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Film and Publication Board Draws Up Classification Guidelines

April 10, 2019

Department of Communications

10 April 2019

Guidelines for the classification of films, interactive computer games and certain publications have been published.

The Film and Publication Board (FPB) published the guidelines in Notice 539 in Government Gazette 42380.

The Films and Publications Act stipulates that certain films, games, publications and online content need to the classified by the FPB.

Distribution is then subject to the conditions imposed by the FPB.

“‘Distribution’ includes screening in public, selling, hiring out, offering or keeping for sale or hire, handing, or exhibiting such content to a person under the age of 18 years in certain circumstances, and the failure to take reasonable steps to regulate access to films, games or certain publications.”

The act provides that the possession and distribution of child pornography is a criminal offence.

Sexually explicit content that is classified X18 cannot be distributed to persons under the age of 18 unless the FPB rules that it amounts to a bona fide documentary, is of scientific, literary or artistic merit, or is on a matter of public interest.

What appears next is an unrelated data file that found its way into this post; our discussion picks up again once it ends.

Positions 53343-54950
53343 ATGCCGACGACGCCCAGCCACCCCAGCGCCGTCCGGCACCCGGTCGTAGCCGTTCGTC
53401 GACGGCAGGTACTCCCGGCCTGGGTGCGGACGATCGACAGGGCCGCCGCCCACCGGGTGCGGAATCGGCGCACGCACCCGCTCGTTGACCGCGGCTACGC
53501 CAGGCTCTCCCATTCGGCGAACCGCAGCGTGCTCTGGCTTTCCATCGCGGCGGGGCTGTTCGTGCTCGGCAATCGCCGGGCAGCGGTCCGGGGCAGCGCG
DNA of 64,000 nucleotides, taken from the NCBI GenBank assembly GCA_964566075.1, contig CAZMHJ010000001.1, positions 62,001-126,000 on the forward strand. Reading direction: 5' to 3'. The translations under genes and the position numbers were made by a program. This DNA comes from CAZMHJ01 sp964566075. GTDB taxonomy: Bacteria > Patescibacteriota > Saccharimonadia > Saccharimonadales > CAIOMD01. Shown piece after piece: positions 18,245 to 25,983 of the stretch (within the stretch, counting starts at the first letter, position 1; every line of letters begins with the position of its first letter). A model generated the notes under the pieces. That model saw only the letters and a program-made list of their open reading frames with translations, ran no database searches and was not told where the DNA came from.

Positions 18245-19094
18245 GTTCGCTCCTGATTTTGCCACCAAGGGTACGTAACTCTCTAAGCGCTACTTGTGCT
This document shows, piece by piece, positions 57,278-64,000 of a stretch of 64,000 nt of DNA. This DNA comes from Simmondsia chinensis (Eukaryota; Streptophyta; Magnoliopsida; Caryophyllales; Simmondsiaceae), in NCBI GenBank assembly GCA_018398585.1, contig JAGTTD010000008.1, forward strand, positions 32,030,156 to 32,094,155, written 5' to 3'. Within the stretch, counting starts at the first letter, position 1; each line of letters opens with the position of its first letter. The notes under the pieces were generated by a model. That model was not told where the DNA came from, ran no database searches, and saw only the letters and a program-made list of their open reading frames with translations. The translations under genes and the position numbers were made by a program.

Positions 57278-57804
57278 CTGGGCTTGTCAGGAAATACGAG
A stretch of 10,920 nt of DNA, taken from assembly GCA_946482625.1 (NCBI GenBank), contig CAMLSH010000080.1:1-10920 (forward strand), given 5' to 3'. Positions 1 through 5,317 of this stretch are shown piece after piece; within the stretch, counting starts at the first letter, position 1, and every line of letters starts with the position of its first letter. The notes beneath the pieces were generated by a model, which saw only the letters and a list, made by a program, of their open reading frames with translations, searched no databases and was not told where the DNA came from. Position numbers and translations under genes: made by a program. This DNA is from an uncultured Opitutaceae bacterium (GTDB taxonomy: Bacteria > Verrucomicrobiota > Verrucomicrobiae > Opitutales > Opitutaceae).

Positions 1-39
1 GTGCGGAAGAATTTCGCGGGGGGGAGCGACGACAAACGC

“The purpose of classification is to provide consumer advice to enable individuals to make informed viewing, reading and gaming choices for themselves and for children in their care; and to protect children from exposure to disturbing, and harmful contents and from premature exposure to adult experiences.”

The FPB is responsible for films exhibited at cinemas, DVDs, Blu Rays, videos on demand, mobile content (in so far as it does not amount to broadcast content) and the internet.

A list of classifiable elements is provided.

The guidelines intend to allow for the classification of a film, game or publication in accordance with certain rights including the right to freedom of expression, right of access to information, right of children to be protected against maltreatment, neglect, abuse or degradation, right to freedom of security, which includes being protected from unsolicited exposure, right to equality and the right to human dignity.

The guidelines focus on films and trailers, games and publications.

They come into effect three months after the date of publication.